LinkedIn, twitter, Facebook, MySpace …. Social media and networking sites offer valuable tools for branding our businesses, advertising our career openings, and identifying prospective employees. The flip side of these powerful resources is the accompanying legal risks when utilizing them for the hiring process. In this three-part series, I’ll explore some of the legal implications for your company if you choose to tap the power of social media.
The first risk set concerns the terms of service (TOS) for the social media site. Often overlooked in discussions about social media and employment, knowing and complying with the terms of service for the site is actually a critical component in protecting your business.
For example, facebook intends profiles (or basic user accounts) to be utilized for personal, social, noncommercial functions. To complement this, it offers pages for more commercial information and pay-per-view and pay-per-click advertising for overtly commercial functions.
In the facebook Terms of Service, several items make this point.
- 3.2 – “You will not send or otherwise post unauthorized commercial communications (such as spam) on Facebook.”
- 4.4 – “You will not use your personal profile for your own commercial gain.”
I have a facebook acquaintance who is a published author. Bob consistently posts as his status update the prices and links to buy his books. Another international friend designs purses. Intan frequently uploads photos of her designs. Not a problem for the TOS … until she adds the price and a hyperlink to the order form! Technically, both of these individuals have commercialized their personal profiles … in violation of the facebook Terms of Service.
How does that come into play for employers and hiring? If your HR manager or agency recruiter uses his personal account functions to promote a position for which you’re hiring (such as posting it as a status update), then he could be held liable for violating the facebook Terms of Service. MySpace has similar limits to the commercial or business use of personal accounts, providing other ways to promote and advertise. Twitter and LinkedIn, sites that are oriented a little more favorably to business networking, each have some commercial limitations in their TOS too.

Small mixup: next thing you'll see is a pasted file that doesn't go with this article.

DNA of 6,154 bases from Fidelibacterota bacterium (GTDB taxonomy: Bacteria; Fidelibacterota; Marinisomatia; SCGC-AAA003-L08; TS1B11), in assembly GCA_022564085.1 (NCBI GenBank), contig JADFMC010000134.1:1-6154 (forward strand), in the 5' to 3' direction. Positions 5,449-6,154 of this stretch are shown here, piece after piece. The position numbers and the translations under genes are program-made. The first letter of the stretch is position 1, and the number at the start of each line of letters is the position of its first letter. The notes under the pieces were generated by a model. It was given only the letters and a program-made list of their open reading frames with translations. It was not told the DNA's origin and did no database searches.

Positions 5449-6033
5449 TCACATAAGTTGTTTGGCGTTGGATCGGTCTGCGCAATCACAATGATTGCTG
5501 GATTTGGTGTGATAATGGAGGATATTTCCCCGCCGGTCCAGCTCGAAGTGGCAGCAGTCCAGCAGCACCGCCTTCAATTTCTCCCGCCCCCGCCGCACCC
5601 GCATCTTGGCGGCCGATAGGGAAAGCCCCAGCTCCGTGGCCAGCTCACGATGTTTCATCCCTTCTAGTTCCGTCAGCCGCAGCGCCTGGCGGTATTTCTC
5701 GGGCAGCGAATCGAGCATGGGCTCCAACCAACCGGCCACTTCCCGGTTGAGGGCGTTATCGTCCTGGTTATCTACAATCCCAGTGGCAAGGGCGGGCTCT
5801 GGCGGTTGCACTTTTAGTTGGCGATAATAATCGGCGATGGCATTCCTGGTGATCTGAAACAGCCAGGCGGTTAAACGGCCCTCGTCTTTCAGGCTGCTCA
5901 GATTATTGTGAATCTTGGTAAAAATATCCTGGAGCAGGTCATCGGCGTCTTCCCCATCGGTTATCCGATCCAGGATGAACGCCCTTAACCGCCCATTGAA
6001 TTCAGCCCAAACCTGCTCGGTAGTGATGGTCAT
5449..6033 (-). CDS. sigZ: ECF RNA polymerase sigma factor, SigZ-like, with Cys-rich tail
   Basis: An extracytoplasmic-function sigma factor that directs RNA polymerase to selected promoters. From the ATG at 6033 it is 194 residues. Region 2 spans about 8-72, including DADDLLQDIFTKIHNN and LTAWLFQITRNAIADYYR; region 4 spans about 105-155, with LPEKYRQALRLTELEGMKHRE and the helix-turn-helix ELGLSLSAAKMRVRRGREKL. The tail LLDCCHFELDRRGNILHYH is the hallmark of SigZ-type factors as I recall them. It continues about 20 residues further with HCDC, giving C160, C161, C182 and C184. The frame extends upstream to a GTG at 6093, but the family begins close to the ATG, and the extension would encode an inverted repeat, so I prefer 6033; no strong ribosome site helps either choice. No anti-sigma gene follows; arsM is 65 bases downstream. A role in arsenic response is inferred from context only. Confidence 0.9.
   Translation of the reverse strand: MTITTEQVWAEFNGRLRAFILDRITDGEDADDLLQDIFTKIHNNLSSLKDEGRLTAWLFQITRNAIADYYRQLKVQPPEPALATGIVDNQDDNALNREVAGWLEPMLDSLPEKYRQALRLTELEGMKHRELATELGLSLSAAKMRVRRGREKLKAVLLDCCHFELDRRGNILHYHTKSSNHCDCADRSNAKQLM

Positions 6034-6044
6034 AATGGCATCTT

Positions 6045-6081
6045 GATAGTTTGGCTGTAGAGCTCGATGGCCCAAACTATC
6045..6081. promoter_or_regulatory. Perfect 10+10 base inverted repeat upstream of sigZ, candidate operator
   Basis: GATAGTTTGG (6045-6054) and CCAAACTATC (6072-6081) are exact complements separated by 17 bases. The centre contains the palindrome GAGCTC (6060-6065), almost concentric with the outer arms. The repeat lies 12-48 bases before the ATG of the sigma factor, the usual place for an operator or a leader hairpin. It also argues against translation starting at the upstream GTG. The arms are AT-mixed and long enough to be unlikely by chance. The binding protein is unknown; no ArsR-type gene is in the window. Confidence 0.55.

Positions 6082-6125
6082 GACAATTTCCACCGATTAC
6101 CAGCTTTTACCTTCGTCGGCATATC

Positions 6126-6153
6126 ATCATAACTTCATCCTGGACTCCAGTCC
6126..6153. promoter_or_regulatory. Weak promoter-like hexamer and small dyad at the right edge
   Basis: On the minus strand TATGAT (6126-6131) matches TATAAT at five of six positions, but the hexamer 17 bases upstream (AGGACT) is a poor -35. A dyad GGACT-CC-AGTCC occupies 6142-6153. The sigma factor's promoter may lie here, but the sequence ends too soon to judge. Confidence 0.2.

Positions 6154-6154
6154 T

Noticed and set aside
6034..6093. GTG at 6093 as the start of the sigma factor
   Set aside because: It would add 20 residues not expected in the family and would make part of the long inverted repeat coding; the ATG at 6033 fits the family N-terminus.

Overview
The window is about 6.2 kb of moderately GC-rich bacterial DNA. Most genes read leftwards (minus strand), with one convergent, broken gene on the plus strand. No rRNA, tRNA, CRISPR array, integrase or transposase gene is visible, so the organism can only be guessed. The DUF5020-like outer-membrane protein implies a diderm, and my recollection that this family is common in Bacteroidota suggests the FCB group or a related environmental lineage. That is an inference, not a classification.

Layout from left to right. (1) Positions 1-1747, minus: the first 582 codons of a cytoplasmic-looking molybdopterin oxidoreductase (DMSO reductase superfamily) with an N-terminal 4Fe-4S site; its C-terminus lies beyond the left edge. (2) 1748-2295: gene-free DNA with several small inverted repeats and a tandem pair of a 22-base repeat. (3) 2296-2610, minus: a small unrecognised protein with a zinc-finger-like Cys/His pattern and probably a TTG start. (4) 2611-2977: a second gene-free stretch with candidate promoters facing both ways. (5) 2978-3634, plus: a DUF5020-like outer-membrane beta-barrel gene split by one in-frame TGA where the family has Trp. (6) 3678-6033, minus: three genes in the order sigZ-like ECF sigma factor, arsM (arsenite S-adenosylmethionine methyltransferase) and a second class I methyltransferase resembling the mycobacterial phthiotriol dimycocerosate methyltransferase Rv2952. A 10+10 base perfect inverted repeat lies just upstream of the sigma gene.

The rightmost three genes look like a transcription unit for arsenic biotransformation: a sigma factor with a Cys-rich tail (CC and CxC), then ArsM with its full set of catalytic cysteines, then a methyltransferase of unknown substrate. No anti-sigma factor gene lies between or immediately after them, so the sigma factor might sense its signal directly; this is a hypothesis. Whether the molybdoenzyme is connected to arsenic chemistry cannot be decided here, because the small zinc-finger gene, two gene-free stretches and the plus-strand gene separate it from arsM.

Realistically, it’s probably not likely that Facebook or MySpace would go after your business if they learn that you have violated the Terms of Service by using a personal account for commercial purposes. Even so, it doesn’t take many complaints of reported abuse to result in a locked or banned account. So it just makes sense in terms of your liability to know and comply with the Terms of Service when you use a social networking site for business purposes, including the advertising of your job openings and hiring opportunities.
Happily, TOS compliance also makes sense in terms of effectiveness. Advertising a job on my personal facebook account will probably reach only my circle of friends – or perhaps friends of friends, depending upon my privacy settings. The same content posted on the Frank’s Employment facebook page will be indexed by google and more broadly available to the full facebook audience. How nicely convenient that what reduces our business liability with the site also increases our communication reach with the site’s members!
Coming next: Social Media and Disparate Impact
Note: We are not labor attorneys. If you have questions about the legality of social media in your hiring practices, please consult your business legal counsel.
Republished with permission (including modest content and format edits). Originally published by Elyse on our employer blog in 2010.